Five Variants of the Compound of Two Tetrahedra

This is the compound of two tetrahedra, also known as Johannes Kepler’s Stella Octangula.

I found the five variations of this polyhedral compound shown below, located deep within the stellation-series of the great rhombicuboctahedron.

These .gif images were all made using Stella 4d, a program you can try for free at http://www.software3d.com/Stella.php.

Four, Six, Nine, and Eighteen

This mathematical illustration includes two shapes of rhombi (orange and green), isosceles trapezoids (blue), regular hexagons (yellow), regular enneagons (red), and a single regular octadecagon (violet).

Expanding the Icosidodecahedron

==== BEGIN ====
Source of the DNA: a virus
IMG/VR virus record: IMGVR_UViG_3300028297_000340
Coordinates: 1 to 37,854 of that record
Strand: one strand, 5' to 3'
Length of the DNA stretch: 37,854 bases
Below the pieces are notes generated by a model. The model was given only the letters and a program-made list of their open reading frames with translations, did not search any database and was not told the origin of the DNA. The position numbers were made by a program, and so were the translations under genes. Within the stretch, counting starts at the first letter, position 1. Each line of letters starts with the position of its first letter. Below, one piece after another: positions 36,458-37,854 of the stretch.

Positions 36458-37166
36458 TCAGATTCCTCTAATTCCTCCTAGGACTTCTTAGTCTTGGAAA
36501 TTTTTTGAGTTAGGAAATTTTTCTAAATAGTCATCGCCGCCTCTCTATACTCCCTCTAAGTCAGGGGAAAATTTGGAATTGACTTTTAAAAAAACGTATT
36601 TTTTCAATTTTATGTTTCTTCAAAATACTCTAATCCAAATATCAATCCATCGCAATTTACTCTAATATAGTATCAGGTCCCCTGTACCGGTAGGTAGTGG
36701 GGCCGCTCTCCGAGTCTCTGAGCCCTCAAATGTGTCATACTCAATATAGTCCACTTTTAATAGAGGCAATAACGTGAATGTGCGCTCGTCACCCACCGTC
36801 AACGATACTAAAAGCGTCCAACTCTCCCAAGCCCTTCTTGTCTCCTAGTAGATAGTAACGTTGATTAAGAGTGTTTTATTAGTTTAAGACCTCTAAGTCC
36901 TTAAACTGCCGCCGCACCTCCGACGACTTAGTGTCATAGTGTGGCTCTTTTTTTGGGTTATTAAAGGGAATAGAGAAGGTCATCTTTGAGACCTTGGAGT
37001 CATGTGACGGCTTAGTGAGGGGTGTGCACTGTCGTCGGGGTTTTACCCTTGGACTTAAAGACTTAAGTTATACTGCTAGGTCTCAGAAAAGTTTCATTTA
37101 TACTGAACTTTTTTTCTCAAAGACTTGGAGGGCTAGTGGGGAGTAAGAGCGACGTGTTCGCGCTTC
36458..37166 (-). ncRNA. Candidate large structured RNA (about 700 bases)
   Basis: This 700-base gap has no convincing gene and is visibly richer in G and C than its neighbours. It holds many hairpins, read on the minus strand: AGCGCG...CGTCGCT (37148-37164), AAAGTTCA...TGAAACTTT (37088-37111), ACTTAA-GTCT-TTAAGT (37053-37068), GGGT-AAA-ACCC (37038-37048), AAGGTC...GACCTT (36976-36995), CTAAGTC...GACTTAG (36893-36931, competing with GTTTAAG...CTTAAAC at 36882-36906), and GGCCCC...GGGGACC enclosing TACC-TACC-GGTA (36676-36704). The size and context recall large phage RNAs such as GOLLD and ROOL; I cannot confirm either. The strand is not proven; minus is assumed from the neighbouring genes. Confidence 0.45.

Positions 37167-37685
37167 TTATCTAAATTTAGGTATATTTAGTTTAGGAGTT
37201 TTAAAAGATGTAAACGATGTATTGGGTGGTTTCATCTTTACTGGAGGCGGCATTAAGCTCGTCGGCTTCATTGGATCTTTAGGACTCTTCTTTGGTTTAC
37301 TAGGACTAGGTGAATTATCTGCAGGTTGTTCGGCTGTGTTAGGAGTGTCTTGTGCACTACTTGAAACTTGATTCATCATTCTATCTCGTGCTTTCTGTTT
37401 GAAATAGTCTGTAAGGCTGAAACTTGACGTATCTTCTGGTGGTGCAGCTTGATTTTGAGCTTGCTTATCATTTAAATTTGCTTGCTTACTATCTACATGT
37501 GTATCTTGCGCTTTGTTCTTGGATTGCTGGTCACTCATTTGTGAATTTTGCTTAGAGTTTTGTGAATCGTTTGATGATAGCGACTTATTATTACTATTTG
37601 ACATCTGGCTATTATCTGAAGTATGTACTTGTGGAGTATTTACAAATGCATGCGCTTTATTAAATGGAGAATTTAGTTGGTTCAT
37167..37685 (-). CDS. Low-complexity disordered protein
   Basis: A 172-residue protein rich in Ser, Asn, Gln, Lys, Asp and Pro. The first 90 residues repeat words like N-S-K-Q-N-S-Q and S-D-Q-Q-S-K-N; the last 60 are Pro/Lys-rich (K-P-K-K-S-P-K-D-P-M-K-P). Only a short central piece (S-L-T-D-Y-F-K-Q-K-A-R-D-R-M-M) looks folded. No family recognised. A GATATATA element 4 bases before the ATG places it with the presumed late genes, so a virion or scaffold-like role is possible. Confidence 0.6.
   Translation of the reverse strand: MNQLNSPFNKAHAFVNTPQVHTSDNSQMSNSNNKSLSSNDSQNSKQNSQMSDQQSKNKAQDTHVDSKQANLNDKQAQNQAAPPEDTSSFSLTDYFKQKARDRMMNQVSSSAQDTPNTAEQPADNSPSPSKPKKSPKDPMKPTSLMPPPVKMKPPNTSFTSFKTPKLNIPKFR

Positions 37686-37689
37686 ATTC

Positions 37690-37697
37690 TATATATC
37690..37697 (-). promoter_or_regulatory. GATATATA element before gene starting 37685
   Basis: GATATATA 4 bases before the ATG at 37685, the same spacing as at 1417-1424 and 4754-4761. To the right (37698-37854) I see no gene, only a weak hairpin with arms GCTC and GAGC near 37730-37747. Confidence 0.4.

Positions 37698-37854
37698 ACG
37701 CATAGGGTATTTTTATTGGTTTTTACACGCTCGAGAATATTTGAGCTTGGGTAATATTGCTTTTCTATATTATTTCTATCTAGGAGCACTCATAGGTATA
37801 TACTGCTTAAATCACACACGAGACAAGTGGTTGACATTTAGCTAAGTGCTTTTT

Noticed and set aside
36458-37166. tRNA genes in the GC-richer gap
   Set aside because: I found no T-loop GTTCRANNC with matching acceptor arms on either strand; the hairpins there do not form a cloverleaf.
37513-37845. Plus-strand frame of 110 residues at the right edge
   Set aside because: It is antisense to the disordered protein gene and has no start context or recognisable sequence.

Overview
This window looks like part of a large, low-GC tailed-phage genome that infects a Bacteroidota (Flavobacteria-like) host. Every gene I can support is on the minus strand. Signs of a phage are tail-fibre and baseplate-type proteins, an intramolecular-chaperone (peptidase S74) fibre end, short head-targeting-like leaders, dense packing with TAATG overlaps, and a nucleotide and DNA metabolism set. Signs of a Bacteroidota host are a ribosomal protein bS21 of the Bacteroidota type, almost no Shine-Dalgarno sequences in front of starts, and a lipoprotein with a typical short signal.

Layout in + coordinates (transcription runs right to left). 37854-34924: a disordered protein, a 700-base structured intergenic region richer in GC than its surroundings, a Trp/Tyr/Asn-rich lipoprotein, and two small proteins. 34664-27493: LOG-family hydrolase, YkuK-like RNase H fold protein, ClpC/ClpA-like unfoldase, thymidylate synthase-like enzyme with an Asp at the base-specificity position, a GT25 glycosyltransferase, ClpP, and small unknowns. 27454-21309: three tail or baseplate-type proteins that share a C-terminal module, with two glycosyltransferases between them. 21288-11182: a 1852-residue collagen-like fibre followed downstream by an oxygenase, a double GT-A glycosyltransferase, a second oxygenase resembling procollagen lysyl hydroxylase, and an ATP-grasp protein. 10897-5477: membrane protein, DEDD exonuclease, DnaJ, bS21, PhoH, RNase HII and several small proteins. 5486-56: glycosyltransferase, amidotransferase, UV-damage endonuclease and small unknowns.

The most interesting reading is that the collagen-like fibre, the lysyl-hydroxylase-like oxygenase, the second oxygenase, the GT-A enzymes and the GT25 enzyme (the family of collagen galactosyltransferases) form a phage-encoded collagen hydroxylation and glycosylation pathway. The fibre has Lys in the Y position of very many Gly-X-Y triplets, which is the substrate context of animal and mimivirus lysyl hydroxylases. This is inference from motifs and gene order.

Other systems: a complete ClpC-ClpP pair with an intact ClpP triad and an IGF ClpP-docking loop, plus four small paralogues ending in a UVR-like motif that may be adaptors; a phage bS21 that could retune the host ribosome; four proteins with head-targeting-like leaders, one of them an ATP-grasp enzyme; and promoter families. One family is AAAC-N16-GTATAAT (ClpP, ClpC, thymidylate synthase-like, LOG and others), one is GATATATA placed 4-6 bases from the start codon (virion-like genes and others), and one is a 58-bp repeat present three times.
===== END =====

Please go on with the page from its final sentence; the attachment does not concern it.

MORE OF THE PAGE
This is the icosidodecahedron. It’s one of the thirteen Archimedean solids. To make an expanded version of it, I first augmented each of its faces with a prism.

Next, I formed the augmented icosidodecahedron’s convex hull.

This expanded icosidodecahedron has the twelve pentagonal faces (shown in red) and twenty triangular faces (shown in blue) of the original icosidodechedron. It also has sixty rectangular faces (yellow), and sixty isosceles triangles (shown in green). That’s a total of 152 faces.

To do all of this, I used a program called Stella 4d. If you’d like to try Stella for yourself, for free, just visit this website: http://www.software3d.com/Stella.php.